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Share of freehold explained

Published: 02/06/2020

'Share of freehold' can be extremely confusing!

Purchasing a share of the freehold doesn't give you total autonomy over the property or your lease. If you want to make changes to the property or extend the lease, you'll need to agree on it first with the other shareholders.

There are two ways of setting up a share of freehold.

  1. The freehold is split jointly between the owners within the property, and the freehold is held in their names. This can be set up to four owners only. 
  2. If a company owns the freehold, and each of the leaseholders may hold a share of the company.

When you purchase a flat with a 'share of freehold', you will be assigned that share by having your name on the deeds of the property or you'll be allocated a share in the company that controls the freehold. Whichever way it's arranged, the result is ultimately the same. You'll be a shareholder in the freehold of the property.

Why does a share of freehold exist?

No lease = individual flat owners can remove themselves from their communal responsibilities, and the upkeep of the property could be compromised.

Having a lease = obligations are clearly defined between the leaseholder and the freeholder, for example; payment of property management and service charges, thus ensuring that all communal responsibilities are dealt with. Having each party’s obligations clearly defined will help any sale proceed smoothly.

The benefits of having a share of freehold

Share of freehold allows the owner to have greater control over such matters as maintenance charges, removing the possibility of an absentee landlord over charging and under delivering.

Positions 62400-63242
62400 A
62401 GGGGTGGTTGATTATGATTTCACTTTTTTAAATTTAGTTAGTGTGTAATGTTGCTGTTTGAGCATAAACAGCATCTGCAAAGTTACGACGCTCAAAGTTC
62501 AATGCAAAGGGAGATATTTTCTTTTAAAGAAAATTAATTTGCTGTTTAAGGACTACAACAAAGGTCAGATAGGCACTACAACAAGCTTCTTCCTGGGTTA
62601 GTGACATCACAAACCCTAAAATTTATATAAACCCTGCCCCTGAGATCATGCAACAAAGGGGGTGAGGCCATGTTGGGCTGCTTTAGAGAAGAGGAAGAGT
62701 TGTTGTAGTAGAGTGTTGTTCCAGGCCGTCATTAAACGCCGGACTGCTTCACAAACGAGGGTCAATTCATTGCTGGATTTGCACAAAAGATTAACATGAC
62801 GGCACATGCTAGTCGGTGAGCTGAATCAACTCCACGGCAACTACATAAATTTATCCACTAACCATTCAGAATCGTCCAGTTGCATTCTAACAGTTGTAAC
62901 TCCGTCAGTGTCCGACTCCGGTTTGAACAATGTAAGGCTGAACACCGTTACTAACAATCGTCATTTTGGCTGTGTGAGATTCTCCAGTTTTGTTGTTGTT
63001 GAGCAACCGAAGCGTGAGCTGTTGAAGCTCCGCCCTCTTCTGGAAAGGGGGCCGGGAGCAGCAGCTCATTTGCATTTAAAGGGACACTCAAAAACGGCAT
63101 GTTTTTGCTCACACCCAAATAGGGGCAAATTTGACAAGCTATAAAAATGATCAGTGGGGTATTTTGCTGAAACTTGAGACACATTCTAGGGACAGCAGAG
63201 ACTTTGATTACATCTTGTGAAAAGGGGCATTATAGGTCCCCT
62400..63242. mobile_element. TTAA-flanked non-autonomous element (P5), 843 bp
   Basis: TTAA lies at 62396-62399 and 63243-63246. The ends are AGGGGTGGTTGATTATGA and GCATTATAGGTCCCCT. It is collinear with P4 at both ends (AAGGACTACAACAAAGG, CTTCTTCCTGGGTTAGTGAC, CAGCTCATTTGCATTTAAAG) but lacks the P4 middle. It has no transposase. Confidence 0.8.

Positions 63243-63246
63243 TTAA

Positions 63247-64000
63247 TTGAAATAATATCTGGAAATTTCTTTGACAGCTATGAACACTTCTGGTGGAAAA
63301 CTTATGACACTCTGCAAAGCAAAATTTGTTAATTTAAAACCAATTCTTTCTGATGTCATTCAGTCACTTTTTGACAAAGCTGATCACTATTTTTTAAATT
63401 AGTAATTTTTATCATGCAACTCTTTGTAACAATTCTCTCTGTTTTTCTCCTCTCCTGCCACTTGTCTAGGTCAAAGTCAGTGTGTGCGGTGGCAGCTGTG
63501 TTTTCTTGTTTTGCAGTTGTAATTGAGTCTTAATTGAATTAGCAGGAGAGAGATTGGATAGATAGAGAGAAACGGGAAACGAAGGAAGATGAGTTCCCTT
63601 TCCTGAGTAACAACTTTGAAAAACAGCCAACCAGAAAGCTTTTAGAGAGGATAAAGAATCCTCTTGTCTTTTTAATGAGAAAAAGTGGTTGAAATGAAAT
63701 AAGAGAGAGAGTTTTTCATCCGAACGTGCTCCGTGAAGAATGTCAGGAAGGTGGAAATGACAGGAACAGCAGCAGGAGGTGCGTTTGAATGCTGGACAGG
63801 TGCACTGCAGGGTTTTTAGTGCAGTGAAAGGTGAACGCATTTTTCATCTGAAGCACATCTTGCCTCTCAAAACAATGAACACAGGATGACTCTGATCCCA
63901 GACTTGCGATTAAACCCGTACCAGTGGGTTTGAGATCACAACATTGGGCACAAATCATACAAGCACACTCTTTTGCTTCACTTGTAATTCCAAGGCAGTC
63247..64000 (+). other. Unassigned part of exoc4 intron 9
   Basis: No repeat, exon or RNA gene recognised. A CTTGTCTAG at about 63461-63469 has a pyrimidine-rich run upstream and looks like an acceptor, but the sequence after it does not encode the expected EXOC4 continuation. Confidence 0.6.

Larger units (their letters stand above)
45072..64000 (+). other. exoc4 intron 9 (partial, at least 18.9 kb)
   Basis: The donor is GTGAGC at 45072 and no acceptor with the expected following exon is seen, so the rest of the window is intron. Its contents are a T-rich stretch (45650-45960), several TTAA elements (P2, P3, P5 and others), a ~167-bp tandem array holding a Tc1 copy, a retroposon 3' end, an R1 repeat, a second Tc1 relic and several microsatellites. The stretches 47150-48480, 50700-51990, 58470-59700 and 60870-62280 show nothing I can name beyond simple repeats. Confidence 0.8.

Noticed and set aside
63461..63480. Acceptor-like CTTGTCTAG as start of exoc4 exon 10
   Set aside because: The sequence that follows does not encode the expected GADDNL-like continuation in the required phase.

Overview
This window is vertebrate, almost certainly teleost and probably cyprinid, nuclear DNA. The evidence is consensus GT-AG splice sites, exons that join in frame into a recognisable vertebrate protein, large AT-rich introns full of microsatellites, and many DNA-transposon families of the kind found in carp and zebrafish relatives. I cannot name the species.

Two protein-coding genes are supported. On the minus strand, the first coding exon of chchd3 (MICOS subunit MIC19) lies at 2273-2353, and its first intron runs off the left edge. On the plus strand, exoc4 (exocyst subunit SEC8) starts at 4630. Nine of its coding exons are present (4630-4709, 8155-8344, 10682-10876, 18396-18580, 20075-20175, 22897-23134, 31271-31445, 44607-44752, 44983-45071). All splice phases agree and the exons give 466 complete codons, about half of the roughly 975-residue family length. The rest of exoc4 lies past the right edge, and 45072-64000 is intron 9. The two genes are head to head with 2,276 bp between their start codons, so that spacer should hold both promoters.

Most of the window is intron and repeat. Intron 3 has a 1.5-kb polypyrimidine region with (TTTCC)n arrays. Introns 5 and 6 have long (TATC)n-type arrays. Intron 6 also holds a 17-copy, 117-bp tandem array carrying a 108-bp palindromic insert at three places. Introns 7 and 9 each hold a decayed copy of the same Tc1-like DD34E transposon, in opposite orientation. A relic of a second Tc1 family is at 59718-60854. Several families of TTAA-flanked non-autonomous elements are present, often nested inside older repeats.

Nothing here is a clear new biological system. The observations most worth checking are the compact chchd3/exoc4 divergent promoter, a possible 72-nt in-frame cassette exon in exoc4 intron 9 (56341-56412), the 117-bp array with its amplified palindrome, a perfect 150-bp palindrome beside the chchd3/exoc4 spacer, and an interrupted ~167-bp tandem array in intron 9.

Holding a share of freehold ensures the owners in the property will be more invested in the building, and the property is likely to be maintained to a higher standard.

The lease can be extended at little extra cost, potentially saving thousands of pounds down the line. Short leases become less valuable as time goes by.

What are the disadvantages?

People are notoriously difficult to pin down and may often be unavailable during the sale. Getting owners to sign the transfer of the freehold if they want to sell their flat can prove time-consuming. It is a Land Registry requirement to obtain the owners' identification during the sale.

Owners must tackle the administration i.e. tax returns for the company that holds the freehold, and any accounting that needs to be processed. Failing to keep everything in order can lead to a large fine and in the worst-case scenario, the holding company being cancelled, with additional reinstatement fees incurred.

Property insurance has to be in place and the premium collected from each of the owners annually.